3. Assign and announce a conference facilitator.
4. Ask everyone in attendance to introduce himself/herself at the beginning of the conference.
5. If an attendee has to leave, ask him/her to let the group know beforehand.
6. Ask that mute buttons be used when an attendee is not speaking.
7. Limit active participation to six or seven attendees. Others can listen.
8. Summarize the meeting at the end. Document and distribute minutes within two days.

Video conferences? Apply the same tips for audio conferences, adding these four:

1. Display monitors are likely to be different. Resolve potential display problems beforehand. 2. Bandwidth differences are often different. Reconcile potential bandwidth problems beforehand. 3. Have all participants test their equipment beforehand. 4. Make sure all participants have access to the meeting materials database or have hardcopies. Adapted from: Mastering Virtual Teams by Deborah Duarte and Nancy Tennant Snyder. Jossey-Bass. www.josseybass.com

How to Develop Multicultural Excellence in Global Projects

As we rapidly evolve into a global community, many project managers find themselves managing project teams across vast geographical landscapes. To improve your success probability in such environments, it is essential to develop multicultural competencies.

Here are four things you can do to help develop multicultural excellence:

1. Multiple languages. Recruit core team members who speak multiple languages.
2. Multicultural experience. Provide core team members with multicultural experiences.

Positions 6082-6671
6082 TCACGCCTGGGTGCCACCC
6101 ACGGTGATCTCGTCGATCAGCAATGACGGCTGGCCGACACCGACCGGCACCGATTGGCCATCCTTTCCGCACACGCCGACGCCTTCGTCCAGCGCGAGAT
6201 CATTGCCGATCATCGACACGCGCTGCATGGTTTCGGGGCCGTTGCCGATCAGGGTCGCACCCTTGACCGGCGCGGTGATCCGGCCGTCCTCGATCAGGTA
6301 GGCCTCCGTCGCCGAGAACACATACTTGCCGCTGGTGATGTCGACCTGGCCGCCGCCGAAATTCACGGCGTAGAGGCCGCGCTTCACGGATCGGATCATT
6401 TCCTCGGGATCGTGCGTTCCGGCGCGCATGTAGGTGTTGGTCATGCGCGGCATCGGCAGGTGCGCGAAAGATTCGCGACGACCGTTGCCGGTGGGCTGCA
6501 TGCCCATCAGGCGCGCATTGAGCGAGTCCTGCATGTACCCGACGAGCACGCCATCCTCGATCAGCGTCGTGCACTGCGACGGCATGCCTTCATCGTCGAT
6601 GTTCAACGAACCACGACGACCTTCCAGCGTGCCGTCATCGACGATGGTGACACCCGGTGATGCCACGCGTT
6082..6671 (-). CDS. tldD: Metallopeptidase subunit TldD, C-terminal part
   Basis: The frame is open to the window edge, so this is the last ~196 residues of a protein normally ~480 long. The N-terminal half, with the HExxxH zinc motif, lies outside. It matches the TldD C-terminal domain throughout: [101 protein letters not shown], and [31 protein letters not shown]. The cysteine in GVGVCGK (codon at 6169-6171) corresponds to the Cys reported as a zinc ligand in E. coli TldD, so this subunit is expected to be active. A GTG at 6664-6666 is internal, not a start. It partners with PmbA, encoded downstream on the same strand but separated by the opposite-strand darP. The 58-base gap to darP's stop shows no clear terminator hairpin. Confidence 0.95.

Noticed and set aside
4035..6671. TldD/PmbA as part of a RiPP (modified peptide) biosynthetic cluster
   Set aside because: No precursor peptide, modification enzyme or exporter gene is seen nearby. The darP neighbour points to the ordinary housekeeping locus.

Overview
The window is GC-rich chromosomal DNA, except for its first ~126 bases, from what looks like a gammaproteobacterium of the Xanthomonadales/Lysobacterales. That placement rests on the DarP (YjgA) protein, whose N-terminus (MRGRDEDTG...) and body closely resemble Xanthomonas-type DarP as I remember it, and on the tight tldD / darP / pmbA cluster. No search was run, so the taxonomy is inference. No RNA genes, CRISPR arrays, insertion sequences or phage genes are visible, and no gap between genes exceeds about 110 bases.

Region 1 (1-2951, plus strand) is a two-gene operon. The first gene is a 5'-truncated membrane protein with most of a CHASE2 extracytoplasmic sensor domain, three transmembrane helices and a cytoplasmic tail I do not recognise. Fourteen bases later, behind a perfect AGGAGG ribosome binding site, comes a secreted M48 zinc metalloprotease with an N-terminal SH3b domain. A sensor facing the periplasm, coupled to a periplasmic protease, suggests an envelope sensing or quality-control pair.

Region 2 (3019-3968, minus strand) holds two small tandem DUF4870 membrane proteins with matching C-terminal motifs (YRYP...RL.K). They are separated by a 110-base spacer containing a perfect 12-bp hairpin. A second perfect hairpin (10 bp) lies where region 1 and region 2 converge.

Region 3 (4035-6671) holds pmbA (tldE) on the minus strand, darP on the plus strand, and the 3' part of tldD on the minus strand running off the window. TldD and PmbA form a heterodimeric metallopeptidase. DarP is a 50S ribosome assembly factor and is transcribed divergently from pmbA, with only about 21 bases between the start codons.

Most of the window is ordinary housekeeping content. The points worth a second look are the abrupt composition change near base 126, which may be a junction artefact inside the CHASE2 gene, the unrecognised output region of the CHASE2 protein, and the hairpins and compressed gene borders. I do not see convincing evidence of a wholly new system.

3. Cross-cultural experience. Arrange cross-cultural experiences for extended team members.
4. Continuous improvement. Acknowledge the continuous need to improve cross-cultural experiences for all team members.

Adapted from: Global Literacies, by Robert Rosen, Patricia Digh, Marshall Singer and Carl Phillips. Simon & Schuster. www.simonsays.com.

Across the Miles, Keep Team Members Feeling Connected

It is important to let offsite project team members know they mean more to the project than just deliverables, an email address or a teleconference voice. Although personal events have little to do with work, make it a routine practice to acknowledge events such as birthdays, weddings, births and graduations. This level of thoughtfulness sends a powerful message and helps to enhance overall team performance.

Adapted from: The Distance Manager by Kimball Fisher and Maureen Duncan Fisher. McGraw-Hill. www.books.mcgraw-hill.com.


1. Understand that perceptions and behaviors are different between cultures.
2. Maintain a professional sensitivity to these differences.
3. Respect these differences.
4. Be fully truthful in all of your professional activities.
5. Maintain high integrity in all of your professional activities. Follow through on your commitments.
6. Respond to ethical challenges by choosing to ‘do the right thing.’

1 comment to Eric Nielsen: How to answer those Professional Responsibility Question? 2/2

  • Personalities vary within every culture. However, knowing what to expect of a given culture could give one a great starting point, saving time in adapting and reducing risk of misunderstanding. Does anybody maintain a matrix or database of the characteristics listed above?